This is courtesy of a note being circulated by Prime Trust, a service that provides escrow options including for the burgeoning digital assets sector and crowdfunded securities.
Scott Purcell in an email tackled the topic of whether, or not an issuer of securities may accept Bitcoin or Ethereum as payment.
The answer was, yes .. kind of … just don’t do it.
Recently, High Times, a company that is using Reg A+ to raise capital by selling shares in the Cannabis focused business, announced they would accept crypto for payment from investors. High Times CEO Adam Levin stated at the time of the announcement of the offering;
“High Times has been at the forefront of popular culture for more than four decades. Now we’re taking another step into the future, not only as one of the first cannabis-related brands to go public on the Nasdaq but also as the first to allow Bitcoin and Ethereum as part of our public capital raise.”
But not too long after that announcement a decision was made that accepting more plebeian dollars may be a better way to sell securities.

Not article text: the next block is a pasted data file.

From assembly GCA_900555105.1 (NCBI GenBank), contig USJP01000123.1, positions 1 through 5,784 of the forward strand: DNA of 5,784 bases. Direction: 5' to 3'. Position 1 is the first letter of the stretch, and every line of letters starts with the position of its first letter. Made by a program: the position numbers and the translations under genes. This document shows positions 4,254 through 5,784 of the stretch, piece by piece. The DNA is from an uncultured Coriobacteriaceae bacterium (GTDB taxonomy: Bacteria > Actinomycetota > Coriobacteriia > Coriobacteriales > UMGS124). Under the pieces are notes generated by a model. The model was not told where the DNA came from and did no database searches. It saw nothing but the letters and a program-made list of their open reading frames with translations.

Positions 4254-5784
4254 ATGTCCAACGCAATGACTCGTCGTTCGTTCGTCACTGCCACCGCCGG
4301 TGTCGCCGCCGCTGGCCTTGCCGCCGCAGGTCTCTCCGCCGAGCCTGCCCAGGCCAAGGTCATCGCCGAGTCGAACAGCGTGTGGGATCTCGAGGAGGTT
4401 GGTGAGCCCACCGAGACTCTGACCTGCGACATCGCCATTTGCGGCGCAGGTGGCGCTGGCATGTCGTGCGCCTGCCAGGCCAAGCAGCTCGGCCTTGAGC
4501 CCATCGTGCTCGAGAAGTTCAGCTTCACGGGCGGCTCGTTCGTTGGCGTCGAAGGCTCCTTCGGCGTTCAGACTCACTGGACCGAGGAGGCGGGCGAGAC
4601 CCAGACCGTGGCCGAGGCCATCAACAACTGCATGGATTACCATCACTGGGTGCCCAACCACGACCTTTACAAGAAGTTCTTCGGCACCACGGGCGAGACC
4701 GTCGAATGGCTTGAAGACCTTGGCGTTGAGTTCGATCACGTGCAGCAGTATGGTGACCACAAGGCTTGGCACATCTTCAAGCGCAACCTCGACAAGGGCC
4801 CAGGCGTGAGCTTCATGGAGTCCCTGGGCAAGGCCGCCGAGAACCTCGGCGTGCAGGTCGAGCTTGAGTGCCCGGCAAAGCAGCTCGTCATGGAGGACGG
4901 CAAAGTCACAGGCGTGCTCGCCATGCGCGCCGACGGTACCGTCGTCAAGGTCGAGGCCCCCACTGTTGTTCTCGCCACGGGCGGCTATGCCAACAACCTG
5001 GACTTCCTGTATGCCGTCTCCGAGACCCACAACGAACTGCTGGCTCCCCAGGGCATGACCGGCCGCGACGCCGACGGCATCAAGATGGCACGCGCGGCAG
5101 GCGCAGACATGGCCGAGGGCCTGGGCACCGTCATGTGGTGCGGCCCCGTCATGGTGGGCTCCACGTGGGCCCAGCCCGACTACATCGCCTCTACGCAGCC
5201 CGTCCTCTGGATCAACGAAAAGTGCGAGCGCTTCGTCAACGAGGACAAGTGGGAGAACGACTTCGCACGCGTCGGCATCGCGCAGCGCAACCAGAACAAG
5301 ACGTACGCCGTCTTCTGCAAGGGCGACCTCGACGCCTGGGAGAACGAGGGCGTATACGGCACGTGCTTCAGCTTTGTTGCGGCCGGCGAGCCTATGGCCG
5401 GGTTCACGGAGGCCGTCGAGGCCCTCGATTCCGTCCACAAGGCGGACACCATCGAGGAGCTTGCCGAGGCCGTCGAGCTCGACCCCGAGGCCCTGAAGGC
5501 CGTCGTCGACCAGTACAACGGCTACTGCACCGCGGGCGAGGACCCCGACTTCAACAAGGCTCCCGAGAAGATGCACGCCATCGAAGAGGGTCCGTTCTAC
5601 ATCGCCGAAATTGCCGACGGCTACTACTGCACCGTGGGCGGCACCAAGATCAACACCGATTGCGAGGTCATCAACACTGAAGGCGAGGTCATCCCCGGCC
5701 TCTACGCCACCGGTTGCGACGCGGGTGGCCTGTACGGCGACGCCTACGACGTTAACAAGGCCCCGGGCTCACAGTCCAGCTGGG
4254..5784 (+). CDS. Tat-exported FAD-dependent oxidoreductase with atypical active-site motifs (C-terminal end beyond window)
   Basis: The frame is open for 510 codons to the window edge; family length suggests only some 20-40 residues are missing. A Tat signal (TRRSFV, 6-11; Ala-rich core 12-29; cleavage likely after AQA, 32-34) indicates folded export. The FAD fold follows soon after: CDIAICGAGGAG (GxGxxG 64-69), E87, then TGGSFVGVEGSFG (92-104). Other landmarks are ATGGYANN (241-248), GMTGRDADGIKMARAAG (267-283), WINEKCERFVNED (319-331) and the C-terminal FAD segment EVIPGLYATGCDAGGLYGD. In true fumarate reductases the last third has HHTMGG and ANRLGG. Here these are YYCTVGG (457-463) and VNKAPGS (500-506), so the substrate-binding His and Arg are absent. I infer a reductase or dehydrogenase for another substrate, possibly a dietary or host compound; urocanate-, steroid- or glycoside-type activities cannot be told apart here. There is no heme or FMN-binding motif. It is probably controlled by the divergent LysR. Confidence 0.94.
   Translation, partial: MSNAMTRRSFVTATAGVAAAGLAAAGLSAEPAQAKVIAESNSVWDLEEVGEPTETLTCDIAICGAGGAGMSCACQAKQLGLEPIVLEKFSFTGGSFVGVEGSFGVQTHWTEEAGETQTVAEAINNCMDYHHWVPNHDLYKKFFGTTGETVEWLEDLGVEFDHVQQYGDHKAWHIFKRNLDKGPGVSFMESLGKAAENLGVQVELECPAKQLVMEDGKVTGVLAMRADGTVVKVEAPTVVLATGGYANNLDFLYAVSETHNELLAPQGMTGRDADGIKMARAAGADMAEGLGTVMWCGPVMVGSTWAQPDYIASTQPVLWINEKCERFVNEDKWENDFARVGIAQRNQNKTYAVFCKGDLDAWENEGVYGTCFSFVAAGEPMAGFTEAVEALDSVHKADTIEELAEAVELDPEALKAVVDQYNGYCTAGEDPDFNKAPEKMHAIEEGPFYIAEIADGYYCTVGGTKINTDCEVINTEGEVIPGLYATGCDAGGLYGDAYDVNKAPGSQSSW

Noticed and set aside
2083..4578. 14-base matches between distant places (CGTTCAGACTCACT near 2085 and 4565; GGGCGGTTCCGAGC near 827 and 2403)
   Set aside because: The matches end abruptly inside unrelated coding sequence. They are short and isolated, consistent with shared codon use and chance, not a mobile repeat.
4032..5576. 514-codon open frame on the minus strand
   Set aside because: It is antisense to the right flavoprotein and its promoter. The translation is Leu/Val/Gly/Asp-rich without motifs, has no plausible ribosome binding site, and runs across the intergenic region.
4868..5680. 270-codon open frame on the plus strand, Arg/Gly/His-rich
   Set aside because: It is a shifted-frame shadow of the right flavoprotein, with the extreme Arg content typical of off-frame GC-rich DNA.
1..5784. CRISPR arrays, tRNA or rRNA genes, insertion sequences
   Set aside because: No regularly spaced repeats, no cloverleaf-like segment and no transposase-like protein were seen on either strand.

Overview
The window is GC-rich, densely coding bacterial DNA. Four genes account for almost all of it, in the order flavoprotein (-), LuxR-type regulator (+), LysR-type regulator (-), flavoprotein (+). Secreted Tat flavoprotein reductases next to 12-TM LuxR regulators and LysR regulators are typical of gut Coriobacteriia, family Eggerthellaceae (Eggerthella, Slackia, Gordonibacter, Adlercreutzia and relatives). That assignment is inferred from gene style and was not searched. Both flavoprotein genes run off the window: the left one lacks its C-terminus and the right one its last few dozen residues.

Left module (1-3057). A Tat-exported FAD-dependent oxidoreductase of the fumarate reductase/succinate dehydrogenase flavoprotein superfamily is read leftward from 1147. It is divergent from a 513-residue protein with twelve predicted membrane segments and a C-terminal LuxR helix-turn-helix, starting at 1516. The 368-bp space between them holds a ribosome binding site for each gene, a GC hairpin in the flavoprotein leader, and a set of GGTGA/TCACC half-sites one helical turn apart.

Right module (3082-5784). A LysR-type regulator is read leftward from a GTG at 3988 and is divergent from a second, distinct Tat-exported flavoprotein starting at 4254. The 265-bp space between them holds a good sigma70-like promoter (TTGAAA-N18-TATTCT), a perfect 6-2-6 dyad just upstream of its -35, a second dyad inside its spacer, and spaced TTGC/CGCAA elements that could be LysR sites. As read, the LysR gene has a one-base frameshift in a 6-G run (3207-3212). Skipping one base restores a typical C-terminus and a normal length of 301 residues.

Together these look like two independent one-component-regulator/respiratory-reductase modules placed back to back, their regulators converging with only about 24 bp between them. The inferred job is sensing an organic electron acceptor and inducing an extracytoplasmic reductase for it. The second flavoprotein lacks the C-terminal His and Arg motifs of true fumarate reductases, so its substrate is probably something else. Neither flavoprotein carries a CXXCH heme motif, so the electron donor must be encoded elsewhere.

Purcell, not necessarily talking about the High Times offer explains;
“Can an issuer in a securities offering permit investors to remit payment via Bitcoin (BTC) or Ethereum (ETH)? No…but Yes. This came up last week from one of our escrow customers Reg A’s, which is underwritten by a broker-dealer. They had mistakenly included language in their disclosures saying they were accepting BTC and ETH into escrow, so naturally the SEC and FINRA had questions about how that was possible given price volatility, settlement issues, problems in calculating final subscription amounts, and with calculating minimums (and maximums) to meet escrow closing requirements.”
Purcell continues to explain that an issuer may accept Bitcoin as long as it is disclosed. But the red flags raised probably makes it not worth the hassle. And why go out of your way when it is pretty simple to swap ETH or BTC for dollars or some other nationally issued coin? Good question. Maybe someday in the future stable coins or even BTC will be routinely utilized for common transactions but as it stands now the greenback is better.
Purcell posts a rhetorical question: “… should an issuer include in their disclosures that they are accepting payment from investors in the form of Bitcoin, Apple stock, Euros, or Pieces of Eight?
…No, absolutely not.